FCA finalises pension transfer advice rules

FCA has published feedback and final rules and guidance following its consultation on improving the quality of pension transfer advice.

Since the introduction of “pension freedoms” in 2015 members have had more options available to them in terms of accessing their defined contribution (DC) pension savings. This has resulted in a substantial increase in the number of transfers from defined benefit (DB) schemes to DC schemes. The Pensions Regulator estimates that, for the period 1 April 2017 to 31 March 2018, there have been approximately 100,000 transfers from DB schemes (although all of these may not have been to a DC scheme).

The FCA’s ongoing supervisory work of pension transfer advice, including its file reviews on advice given to members of the British Steel Pension Scheme, suggested that suitable advice was not being given in a high proportion of transfer cases. It therefore published a consultation paper, in March 2018, proposing further changes to its rules and guidance on advising on transfers. The consultation was largely concerned with transfers from DB to DC pension schemes.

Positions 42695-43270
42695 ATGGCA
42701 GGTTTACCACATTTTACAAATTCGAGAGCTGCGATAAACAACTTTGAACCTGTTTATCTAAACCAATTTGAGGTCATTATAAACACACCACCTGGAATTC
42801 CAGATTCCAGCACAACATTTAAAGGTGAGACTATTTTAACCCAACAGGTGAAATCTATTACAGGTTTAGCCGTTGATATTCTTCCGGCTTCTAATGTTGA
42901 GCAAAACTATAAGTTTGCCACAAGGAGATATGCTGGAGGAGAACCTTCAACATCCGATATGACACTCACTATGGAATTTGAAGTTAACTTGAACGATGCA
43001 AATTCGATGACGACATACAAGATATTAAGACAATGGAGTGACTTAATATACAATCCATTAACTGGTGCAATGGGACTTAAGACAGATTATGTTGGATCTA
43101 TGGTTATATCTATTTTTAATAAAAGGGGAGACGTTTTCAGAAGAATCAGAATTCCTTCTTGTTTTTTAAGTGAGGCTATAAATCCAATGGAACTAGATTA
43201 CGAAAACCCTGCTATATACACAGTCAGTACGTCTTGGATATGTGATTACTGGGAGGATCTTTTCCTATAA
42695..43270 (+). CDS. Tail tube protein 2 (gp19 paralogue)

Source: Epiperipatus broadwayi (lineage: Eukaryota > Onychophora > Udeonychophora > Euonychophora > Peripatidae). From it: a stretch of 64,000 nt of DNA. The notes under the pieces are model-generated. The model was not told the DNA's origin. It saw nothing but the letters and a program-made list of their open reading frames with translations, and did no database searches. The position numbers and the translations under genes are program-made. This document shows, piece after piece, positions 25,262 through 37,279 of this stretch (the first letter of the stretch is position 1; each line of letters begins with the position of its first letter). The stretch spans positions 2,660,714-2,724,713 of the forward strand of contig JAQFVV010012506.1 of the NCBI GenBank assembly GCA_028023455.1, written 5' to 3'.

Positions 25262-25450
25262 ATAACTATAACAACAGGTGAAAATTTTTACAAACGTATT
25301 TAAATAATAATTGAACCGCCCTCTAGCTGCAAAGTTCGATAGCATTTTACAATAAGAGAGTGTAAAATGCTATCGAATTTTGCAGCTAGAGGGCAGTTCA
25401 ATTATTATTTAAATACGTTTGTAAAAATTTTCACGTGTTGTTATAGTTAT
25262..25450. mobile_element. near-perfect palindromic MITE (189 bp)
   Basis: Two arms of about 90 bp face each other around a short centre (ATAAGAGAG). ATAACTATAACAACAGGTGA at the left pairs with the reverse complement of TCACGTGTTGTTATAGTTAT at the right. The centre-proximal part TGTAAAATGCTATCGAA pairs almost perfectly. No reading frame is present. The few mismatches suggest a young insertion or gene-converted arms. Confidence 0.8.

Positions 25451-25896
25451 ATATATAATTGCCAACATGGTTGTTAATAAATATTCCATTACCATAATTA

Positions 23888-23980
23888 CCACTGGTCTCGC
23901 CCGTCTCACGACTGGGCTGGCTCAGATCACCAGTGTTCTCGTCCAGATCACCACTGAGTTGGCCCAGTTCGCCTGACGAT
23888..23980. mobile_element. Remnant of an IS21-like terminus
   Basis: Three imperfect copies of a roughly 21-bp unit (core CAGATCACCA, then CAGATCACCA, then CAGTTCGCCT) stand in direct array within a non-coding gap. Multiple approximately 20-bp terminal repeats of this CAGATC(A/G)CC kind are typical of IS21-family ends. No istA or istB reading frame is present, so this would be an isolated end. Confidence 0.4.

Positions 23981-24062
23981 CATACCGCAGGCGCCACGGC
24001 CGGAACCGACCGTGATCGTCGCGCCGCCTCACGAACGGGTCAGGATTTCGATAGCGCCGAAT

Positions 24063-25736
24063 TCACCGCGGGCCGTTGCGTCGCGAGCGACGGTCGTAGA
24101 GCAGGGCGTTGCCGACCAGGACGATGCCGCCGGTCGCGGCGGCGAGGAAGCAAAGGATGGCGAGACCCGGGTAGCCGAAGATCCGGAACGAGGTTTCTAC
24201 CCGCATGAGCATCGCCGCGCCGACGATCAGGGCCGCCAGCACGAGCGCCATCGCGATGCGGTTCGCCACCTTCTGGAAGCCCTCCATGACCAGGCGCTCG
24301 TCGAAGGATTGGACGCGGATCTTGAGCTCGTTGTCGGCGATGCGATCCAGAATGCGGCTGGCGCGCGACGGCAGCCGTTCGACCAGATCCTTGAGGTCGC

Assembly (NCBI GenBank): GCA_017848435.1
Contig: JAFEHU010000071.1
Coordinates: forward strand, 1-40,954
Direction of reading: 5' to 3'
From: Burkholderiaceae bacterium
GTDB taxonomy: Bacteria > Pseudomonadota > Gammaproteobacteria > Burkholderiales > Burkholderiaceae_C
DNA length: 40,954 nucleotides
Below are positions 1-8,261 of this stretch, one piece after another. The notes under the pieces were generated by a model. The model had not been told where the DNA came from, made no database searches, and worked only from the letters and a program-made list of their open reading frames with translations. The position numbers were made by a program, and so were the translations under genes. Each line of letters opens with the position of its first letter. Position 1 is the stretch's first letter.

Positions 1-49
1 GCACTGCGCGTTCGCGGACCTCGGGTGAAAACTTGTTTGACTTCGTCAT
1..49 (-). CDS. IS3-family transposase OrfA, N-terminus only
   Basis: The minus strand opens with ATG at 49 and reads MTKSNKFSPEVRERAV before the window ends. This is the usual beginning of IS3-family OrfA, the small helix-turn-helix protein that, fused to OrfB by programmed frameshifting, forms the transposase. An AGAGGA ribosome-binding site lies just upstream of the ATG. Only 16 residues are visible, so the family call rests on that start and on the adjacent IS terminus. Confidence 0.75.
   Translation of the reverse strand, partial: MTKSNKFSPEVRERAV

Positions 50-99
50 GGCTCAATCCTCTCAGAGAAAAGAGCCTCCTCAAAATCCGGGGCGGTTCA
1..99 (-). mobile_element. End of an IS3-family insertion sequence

The changes now being implemented include a requirement for all pension transfer specialists to hold a specific qualification for providing advice on investments by October 2020, meaning advisers will need to identify whether a proposed pension scheme and investment solution is consistent with the client’s needs and objectives. The FCA also expects advisers to consider their client’s attitude to, and understanding of, the risks of giving up safeguarded defined benefits for flexible benefits.

As part of the consultation, the FCA also sought views on whether to intervene in charging structures by, for example, banning contingent charging (whereby a fee for advice is only paid when a transfer goes ahead). The FCA’s initial analysis suggests that contingent charging is not the main driver of poor outcomes for customers. It intends to carry out further work on the quality of advice and consult on new interventions, if appropriate, in the first half of 2019.


Gavin Ellison